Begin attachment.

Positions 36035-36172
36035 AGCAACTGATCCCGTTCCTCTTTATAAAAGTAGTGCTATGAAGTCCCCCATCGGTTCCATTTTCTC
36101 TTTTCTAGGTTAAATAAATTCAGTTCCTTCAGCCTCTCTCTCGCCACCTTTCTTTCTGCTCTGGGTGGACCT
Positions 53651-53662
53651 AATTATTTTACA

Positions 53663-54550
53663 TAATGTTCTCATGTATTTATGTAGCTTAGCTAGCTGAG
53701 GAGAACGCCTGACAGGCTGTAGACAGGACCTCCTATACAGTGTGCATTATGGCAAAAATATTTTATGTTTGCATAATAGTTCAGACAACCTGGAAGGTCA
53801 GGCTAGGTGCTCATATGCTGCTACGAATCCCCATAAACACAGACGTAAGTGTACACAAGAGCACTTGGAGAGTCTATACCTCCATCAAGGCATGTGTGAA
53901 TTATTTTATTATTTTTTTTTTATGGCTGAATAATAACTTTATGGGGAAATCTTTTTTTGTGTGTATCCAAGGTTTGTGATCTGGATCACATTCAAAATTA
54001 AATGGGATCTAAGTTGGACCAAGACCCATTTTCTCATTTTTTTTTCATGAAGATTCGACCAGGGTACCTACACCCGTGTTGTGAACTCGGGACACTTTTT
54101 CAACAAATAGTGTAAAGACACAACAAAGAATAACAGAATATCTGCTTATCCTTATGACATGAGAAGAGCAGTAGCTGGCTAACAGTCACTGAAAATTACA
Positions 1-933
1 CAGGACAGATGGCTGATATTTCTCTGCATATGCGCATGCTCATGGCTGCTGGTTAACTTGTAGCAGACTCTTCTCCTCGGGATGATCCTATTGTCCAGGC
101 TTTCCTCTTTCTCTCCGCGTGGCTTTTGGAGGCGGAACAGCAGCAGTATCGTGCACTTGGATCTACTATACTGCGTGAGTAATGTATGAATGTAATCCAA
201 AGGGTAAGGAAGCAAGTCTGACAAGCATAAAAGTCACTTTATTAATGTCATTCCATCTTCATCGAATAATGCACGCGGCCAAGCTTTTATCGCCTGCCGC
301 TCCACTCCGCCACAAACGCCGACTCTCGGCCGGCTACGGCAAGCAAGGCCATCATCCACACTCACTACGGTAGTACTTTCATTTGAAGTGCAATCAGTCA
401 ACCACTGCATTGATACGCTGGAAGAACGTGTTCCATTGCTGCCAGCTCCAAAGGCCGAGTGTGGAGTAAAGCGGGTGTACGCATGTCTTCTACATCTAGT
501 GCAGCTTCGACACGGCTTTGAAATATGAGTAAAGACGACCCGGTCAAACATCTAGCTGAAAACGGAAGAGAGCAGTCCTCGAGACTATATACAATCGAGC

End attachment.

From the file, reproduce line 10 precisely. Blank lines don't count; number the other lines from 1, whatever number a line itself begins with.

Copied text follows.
53901 TTATTTTATTATTTTTTTTTTATGGCTGAATAATAACTTTATGGGGAAATCTTTTTTTGTGTGTATCCAAGGTTTGTGATCTGGATCACATTCAAAATTA